A collision between Earth and an asteroid a few kilometers in diameter would release as much energy as the simultaneous detonation of several million nuclear bombs, and with the impact of an asteroid estimated at around 10 km (6.2 miles) in diameter believed to be responsible for wiping out the dinosaurs, numerous strategies have been devised to try and avoid such devastation. The latest idea comes from engineers at Glasgow’s University of Strathclyde who suggest that a swarm of laser-wielding satellites could nudge Earth-bound asteroids off their collision course.

While an Armageddon-style detonation of a nuclear device embedded within an asteroid is fine for the plot of a science fiction movie, many scientists believe a more subtle approach that involves deflecting an asteroid off its course rather than blasting it into radioactive bits and pieces that would rain down on Earth is a preferable and more realistic option. One proposed deflection technique involves using lasers to pulverize the surface of the asteroid, ejecting tiny bits of rock that would act as a propellant and push it onto a different course.

Because a ground-fired laser would have to first have to travel through the atmosphere and would only have limited windows in which to hit the asteroid, some have suggested firing a powerful laser from a single large spacecraft. But the University of Strathclyde engineers believe a fleet of small satellites fitted with solar-powered lasers that would be cooperatively fired at close range would be a better option.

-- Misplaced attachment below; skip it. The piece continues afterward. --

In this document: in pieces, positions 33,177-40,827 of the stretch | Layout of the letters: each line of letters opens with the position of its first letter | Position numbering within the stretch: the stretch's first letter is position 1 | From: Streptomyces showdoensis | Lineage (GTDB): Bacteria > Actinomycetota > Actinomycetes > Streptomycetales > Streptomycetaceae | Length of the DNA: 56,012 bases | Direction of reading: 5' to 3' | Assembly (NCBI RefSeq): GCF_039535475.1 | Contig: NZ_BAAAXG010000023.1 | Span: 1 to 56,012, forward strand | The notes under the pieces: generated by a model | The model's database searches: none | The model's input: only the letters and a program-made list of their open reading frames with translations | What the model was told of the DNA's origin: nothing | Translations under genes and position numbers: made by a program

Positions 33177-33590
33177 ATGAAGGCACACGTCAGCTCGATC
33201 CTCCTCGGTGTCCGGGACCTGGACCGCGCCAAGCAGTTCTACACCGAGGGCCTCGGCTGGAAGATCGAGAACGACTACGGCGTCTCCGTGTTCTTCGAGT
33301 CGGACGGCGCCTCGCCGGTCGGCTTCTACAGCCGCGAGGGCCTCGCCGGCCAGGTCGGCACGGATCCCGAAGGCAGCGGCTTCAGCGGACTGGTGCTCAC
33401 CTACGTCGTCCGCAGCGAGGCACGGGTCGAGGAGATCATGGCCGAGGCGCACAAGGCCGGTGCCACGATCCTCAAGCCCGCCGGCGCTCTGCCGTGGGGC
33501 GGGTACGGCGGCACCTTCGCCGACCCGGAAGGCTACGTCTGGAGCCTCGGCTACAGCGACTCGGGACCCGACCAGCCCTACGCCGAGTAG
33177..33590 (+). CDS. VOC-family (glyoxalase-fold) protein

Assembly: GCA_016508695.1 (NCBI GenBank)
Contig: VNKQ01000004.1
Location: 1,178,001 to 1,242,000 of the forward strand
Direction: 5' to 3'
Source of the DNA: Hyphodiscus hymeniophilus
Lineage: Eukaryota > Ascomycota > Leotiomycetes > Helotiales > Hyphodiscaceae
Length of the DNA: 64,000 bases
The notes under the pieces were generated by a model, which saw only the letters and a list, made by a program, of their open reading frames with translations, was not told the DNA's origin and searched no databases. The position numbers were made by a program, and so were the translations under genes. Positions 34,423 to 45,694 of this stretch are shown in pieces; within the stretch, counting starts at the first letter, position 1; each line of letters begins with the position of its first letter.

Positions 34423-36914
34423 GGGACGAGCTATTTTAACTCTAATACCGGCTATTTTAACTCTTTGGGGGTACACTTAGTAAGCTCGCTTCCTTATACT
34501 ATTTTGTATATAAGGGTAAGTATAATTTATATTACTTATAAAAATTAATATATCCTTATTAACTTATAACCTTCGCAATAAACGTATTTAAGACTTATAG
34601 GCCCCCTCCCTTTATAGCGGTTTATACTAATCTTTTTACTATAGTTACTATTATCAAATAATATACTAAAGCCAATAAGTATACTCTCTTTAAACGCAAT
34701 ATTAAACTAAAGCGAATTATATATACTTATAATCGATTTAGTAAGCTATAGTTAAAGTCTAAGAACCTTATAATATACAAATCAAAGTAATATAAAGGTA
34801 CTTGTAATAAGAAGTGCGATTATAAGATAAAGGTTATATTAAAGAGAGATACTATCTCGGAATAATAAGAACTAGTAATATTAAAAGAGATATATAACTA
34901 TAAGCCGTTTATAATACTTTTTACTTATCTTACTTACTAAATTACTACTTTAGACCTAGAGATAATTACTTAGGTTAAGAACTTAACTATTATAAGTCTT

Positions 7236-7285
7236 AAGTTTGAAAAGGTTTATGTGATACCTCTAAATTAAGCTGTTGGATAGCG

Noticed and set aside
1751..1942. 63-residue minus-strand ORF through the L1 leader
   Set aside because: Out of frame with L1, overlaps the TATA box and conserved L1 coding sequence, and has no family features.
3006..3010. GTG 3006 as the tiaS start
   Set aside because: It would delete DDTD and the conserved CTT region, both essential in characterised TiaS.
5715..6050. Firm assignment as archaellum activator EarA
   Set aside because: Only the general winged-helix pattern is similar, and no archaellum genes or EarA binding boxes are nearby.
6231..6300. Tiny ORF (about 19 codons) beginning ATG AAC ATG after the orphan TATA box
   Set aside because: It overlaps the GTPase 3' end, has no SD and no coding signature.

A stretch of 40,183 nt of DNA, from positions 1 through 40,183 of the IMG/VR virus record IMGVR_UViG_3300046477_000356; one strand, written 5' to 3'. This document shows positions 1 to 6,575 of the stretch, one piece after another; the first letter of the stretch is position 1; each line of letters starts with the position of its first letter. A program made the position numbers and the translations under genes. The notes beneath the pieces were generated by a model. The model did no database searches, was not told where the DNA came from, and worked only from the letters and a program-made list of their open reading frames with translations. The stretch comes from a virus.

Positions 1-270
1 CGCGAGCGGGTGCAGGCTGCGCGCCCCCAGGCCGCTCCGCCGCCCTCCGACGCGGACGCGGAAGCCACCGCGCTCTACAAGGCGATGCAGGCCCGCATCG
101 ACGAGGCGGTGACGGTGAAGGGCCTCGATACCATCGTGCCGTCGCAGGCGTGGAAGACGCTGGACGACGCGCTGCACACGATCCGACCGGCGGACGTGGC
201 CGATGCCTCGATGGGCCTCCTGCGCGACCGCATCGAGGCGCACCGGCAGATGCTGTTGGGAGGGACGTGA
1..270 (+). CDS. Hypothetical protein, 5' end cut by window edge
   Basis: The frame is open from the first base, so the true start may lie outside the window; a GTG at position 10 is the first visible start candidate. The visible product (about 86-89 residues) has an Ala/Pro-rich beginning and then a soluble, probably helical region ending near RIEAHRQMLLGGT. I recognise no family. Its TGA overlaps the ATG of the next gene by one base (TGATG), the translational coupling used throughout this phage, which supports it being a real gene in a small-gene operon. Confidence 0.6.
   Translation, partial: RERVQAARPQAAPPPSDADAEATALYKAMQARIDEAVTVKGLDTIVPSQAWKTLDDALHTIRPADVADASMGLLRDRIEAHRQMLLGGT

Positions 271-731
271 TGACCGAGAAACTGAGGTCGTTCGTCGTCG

While it was initially feared that the plume of gas a debris that results when the laser breaks down the surface of an asteroid would impinge the spacecraft and contaminate the laser to reduce its effectiveness, Dr Massimiliano Vasile, of Strathclyde’s Department of Mechanical and Aerospace Engineering, says laboratory tests have shown that the level of contamination is lower than expected, allowing the laser to function for longer than first thought.

“We could reduce the threat posed by the potential collision with small to medium size objects using a flotilla of small agile spacecraft each equipped with a highly efficient laser which is much more feasible than a single large spacecraft carrying a multi mega watt,” said Dr Vasile. “Our system is scalable, a larger asteroid would require adding one or more spacecraft to the flotilla, and intrinsically redundant - if one spacecraft fails the others can continue.”

Dr Vasile and his team are also investigating whether the concept of a flotilla of satellites could also be used to remove space debris.